Oil Dedicated to St Fiacre 2 (Patron for Cab Drivers)
St Fiacre not mentioned in the earlier Irish calendars. But it is said that he born in Ireland and that he sailed over into France in quest of closer solitude. In which he might devote himself to God, unknown to the world. He arrived at Meaux, where Saint Faro. Who was the bishop of that city? Gave him a solitary dwelling in a forest which his own patrimony called Breuil, in the province of Brie. There is a legend that St Faro offered him as much land as he could turn up in a day. And that St. Fiacre, instead of driving his furrow with a plow. Turned the top of the soil with the point of his staff.
The anchorite cleared the ground of trees and briers. Made himself a cell with a garden. Built an oratory in honor of the Blessed Virgin. And made a hospice for travelers which developed into the village of Saint-Fiacre in Seine-et-Marne. Many resorted to him for advice, and the poor, for relief. His charity moved him to attend cheerfully those that came to consult him. And in his hospice he entertained all comers, serving them with his own hands. And sometimes miraculously restored to health those that were sick.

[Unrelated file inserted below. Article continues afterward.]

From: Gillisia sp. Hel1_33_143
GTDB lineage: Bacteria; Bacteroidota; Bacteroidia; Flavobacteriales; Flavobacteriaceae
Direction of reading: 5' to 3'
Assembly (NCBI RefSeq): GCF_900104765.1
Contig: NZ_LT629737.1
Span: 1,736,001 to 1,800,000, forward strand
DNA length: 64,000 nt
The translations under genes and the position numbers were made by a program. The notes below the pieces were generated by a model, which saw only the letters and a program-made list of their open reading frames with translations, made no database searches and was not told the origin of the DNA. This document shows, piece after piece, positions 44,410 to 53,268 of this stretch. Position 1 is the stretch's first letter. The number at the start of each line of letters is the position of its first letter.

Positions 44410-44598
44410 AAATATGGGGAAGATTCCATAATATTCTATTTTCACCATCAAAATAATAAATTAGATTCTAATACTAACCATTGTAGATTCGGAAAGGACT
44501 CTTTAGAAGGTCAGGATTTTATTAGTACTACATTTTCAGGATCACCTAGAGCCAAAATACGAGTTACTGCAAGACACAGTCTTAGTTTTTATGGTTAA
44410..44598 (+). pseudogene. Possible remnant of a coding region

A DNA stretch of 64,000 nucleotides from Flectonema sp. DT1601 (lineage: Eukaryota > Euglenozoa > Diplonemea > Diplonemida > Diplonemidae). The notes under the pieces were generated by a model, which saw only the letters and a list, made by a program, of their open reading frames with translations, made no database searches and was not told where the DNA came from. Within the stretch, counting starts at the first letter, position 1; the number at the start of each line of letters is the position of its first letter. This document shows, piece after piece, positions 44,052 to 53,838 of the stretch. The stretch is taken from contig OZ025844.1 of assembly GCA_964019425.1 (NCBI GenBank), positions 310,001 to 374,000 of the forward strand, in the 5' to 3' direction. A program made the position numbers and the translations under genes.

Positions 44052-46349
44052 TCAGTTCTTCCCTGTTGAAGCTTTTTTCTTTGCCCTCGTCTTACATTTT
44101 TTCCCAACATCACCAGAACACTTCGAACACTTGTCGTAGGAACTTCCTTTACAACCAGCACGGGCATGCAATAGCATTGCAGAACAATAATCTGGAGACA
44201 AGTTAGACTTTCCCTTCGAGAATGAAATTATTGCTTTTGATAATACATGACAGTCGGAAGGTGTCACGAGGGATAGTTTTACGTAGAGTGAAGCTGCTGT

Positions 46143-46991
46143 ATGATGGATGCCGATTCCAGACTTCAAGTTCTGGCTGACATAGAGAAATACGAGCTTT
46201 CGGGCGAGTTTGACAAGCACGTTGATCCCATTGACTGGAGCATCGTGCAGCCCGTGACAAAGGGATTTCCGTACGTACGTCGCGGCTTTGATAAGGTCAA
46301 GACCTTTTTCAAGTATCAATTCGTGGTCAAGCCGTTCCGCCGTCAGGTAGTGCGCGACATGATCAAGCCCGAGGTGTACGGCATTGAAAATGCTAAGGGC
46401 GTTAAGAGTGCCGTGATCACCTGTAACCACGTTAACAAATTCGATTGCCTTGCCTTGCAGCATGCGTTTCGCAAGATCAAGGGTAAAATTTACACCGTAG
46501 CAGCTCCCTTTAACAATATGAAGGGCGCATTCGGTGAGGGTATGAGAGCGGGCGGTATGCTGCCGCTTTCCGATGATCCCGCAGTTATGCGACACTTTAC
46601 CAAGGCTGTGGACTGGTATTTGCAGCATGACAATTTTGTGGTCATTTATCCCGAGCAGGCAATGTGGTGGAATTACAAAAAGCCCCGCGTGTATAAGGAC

He never allowed any woman to enter the enclosure of his hermitage. And Saint Fiacre extended the prohibition even to his chapel. Several rather ill-natured legends profess to account for it. Others tell us that those who attempted to transgress, punished by visible judgments. And that, for example, in 1620 a lady of Paris, who claimed to be above this rule. Going into the oratory, became distracted upon the spot and never recovered her senses. Whereas Anne of Austria, Queen of France. Was content to offer up her prayers outside the door, amongst the other pilgrims.